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This comes on the fifth anniversary of a decision by China to curtail democratic reforms

Burning issue: A protester throwing a bottle onto a burning barricade after clashing with police at an anti-government rally in Hong Kong on Saturday.Getty ImagesChris McGrath

Hong Kong police fired tear gas and water cannon on Saturday and pro-democracy protesters threw petrol bombs in the latest in a series of chaotic clashes that have plunged the Chinese-ruled city into its worst political crisis in decades.

Police fired round after round of tear gas and protesters took cover behind umbrellas between the local headquarters of China’s People’s Liberation Army and the government. Protesters also threw bricks dug up from pathways at police.

Protest numbers had dwindled by the early hours of Sunday, with just a few hundred demonstrators and some riot police visible.

Fire bombs thrown

The water cannon unleashed blue-dyed water, to make it easier for police to identify protesters. Riot police then marched on foot towards the neighbouring Admiralty district, followed by 20 police cars, where protesters had thrown fire bombs from flyovers, some landing close to police. Others shone blue and green lasers at police lines. There were unconfirmed reports of an off-duty policeman being wounded.

In the neighbouring Wanchai bar and restaurant district, police fought running battles with protesters, some beating them with truncheons, according to Reuters witnesses.

There were several arrests. “We have to keep protesting, we cannot let China take back Hong Kong now,” said Evelyn, a 25-year-old asset manager, chanting “gangster” at police outside a subway station across the harbour in Kowloon district. Asked what she would do if authorities did not respond to protesters’ demands, she said: “Maybe I will leave Hong Kong. I absolutely cannot live under Chinese rule.”

The protests, which at one point blocked three key roads, came on the fifth anniversary of a decision by China to curtail democratic reforms and rule out universal suffrage in Hong Kong.

“The behaviours of the radical protesters gravely breach the public peace and pose a serious threat to the safety of police officers on duty and members of the public at the scene,” the government said in a statement.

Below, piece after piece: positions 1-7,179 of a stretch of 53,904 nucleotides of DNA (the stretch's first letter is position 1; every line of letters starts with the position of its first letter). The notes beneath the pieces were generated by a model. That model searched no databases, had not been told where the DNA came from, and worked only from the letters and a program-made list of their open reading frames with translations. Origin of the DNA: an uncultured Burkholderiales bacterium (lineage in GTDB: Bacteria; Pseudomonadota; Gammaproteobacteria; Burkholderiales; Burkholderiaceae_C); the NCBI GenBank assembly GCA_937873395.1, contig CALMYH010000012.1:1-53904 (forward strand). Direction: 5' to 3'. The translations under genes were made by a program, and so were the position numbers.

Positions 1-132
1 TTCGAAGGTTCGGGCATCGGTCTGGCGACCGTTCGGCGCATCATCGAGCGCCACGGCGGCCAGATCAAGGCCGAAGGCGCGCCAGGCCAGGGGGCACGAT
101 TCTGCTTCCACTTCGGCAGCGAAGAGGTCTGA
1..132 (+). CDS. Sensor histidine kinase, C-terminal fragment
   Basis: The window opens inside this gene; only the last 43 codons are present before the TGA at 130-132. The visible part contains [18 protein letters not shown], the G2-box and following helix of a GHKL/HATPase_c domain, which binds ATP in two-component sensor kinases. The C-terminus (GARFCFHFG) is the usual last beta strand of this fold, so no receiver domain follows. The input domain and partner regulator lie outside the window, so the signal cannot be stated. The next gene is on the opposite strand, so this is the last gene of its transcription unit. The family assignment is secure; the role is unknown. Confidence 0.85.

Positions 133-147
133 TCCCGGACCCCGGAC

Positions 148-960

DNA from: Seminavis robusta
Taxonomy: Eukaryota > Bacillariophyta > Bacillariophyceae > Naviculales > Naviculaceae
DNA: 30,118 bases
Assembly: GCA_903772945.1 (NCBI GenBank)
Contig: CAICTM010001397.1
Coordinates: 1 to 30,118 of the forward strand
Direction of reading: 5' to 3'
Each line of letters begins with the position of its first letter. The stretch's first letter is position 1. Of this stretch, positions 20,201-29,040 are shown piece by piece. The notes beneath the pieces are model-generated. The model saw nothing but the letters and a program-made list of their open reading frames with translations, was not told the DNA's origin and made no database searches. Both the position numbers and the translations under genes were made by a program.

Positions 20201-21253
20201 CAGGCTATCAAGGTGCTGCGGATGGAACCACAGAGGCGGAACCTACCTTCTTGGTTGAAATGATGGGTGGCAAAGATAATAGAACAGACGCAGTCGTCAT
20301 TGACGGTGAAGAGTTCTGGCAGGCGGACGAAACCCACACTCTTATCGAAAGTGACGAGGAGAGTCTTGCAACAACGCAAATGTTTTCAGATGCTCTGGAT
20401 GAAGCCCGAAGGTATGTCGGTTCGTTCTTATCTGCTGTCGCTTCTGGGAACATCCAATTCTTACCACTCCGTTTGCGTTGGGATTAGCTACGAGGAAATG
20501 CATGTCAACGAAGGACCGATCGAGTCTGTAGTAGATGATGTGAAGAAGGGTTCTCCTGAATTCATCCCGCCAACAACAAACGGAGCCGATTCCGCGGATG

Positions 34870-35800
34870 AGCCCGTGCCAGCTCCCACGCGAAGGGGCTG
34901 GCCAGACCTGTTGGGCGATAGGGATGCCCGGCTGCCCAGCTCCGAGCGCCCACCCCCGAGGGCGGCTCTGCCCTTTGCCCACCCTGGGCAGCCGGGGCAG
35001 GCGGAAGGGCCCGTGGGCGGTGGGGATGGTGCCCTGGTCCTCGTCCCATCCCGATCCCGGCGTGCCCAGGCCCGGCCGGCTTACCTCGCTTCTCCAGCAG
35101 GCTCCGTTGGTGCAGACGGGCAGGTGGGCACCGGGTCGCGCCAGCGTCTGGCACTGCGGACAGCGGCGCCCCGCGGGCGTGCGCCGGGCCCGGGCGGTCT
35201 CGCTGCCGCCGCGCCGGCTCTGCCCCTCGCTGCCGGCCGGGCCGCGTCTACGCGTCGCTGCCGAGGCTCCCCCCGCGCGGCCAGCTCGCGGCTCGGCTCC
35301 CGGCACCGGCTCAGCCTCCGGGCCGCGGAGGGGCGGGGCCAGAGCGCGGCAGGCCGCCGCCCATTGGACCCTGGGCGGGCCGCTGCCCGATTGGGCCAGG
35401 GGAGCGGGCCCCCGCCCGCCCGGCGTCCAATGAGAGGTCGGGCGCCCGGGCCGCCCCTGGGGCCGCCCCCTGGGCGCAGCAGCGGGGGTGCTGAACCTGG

At least three civilians are killed and 41 wounded

Battle-ready: Afghan security forces arriving in Kunduz during a fight against Taliban on Saturday.APBashir Khan Safi

Taliban forces attacked the northern Afghan city of Kunduz on Saturday, setting off hours of gun battles, even as U.S. negotiators move closer to finalising a deal with the insurgents for the withdrawal of American troops from the country.

Heavy fighting began in Kunduz after Taliban fighters attacked from several directions early in the morning, forcing Afghan forces to rush in reinforcements to prevent the insurgents from gaining control of the city.

At least three civilians were killed and 41 wounded were taken to hospitals, said Ehsanullah Fazli, head of the public health department in Kunduz city.

36 insurgents killed

Government officials in Kunduz and Kabul said the Taliban was seeking shelter inside homes and some of the fighters had entered the main hospital in the city.

The Interior Ministry said at least 36 Taliban insurgents were killed in ground and air operations in three areas of Kunduz city and clearance operations were under way.

An air strike in Zakhil area killed 20 Taliban, including two commanders, Afghan security officials said. Taliban spokesmen were not immediately available to confirm the casualty figures.

“Security forces are repelling the Taliban attack on some parts of Kunduz city. Their top priority is to protect the civilians,” said Sediq Sediqqi, a spokesman for the Afghan President Ashraf Ghani.

Taliban spokesman Zabihullah Mujahid said in a tweet that Afghan forces were under heavy pressure in different parts of the city.

The fighting in Kunduz, which the Taliban came close to capturing twice in recent years, came as expectations have grown that U.S. and Taliban negotiators in Doha were close to securing an agreement that would see a timetable for the withdrawal of thousands of U.S. troops.